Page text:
Due to the share being located on the same network as my host, I need to instruct the container to use the host network. I do this with the --network host option.

But, when I run the command I receive the following error message:

Unable to apply new capability set.
umount: /app/mnt : must be superuser to unmount.

Runtime privilege and Linux capabilities

First of all, I forgot to mention the test.bash script also un-mounts the share. It seems as though, there’s an error happening when that command is executed.

More importantly, perhaps, what’s this Unable to apply new capability set? After doing some research, I learned that by default containers run “unprivileged”. Due to this setting, the container has no access to the host’s devices or many other kernel capabilities. In fact, this is a good default as the idea behind Docker is isolation from the host machine.

For this reason, our container doesn’t have the capability to mount the network share. Therefore, we must manually add the capability. And we can accomplish this with the --privileged flag.

$ docker container run --network host --privileged myimage 
domain=example.com
mount.cifs kernel mount options: ip=192.168.64.190,unc=\smbshare\DATA,user=MY_USER,domain=example.com,prefixpath=path\to\share,pass=*********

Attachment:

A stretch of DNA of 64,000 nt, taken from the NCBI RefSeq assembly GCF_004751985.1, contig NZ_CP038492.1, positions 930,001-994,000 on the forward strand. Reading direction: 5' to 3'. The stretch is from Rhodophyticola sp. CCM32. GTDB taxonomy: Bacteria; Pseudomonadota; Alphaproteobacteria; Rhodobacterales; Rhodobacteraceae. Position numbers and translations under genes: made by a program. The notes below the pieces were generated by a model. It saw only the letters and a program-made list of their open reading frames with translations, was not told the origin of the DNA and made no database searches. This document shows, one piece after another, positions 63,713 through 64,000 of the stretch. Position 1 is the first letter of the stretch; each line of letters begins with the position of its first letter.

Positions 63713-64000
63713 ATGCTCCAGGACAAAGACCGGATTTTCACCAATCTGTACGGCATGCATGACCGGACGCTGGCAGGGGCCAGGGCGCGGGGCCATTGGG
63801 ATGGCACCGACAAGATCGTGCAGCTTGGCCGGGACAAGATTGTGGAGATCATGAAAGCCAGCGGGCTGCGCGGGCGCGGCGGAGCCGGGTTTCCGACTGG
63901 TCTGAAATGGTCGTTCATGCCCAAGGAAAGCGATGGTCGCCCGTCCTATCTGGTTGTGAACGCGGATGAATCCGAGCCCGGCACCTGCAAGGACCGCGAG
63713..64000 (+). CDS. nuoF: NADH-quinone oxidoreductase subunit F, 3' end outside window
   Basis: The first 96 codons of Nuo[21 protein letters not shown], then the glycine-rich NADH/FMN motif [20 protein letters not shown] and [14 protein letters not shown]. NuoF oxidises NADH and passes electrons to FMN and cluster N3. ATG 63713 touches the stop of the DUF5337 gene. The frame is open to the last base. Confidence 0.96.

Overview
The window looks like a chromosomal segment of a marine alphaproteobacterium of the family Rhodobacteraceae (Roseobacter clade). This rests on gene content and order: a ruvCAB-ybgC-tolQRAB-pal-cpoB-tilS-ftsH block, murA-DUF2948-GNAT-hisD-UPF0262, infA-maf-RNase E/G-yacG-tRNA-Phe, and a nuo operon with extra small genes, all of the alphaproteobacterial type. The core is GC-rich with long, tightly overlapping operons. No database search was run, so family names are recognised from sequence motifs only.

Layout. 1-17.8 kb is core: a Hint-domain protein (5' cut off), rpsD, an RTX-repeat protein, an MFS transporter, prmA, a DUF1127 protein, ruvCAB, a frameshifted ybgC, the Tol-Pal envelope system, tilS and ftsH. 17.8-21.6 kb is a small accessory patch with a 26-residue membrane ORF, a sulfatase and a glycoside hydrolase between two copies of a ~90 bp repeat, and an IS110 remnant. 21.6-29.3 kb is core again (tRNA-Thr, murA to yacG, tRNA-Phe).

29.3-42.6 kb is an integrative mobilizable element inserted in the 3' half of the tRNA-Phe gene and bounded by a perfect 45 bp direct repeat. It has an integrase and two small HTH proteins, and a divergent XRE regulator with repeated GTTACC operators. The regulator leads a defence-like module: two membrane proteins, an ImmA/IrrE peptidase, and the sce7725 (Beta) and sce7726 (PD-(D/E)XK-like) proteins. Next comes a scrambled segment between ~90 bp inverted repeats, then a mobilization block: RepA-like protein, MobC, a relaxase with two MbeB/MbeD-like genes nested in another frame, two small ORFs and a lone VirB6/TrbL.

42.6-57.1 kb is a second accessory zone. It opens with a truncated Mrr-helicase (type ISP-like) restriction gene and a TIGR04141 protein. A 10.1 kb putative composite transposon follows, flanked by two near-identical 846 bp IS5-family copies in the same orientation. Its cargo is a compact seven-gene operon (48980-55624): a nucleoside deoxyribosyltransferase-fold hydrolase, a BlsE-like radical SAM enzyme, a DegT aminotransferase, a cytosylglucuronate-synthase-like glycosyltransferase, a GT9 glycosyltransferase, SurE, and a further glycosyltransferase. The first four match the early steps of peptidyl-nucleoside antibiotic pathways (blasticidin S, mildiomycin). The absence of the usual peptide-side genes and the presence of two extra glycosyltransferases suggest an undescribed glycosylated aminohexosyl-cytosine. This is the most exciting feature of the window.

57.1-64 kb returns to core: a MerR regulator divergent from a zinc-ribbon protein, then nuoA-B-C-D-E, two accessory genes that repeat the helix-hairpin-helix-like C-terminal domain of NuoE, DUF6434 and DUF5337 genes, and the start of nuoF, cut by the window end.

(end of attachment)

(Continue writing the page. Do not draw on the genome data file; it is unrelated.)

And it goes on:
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Thumbs.db

It works! The following part of the output is the contents of the mounted directory.

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Thumbs.db

Evidently, one can exercise fine grained control over which capabilities are added to the container with the –cap-add option. But, I couldn’t figure out how to get this working to mount the SMB share. I used –cap-add ALL and still was not able to mount in the container successfully. I suspect there’s some device the container needs access to, but I don’t know which one. Because I’m left wondering, dear reader, please let me know if you find out how to do this.

For more information on runtime privileges and Linux capabilities, see the Docker documentation.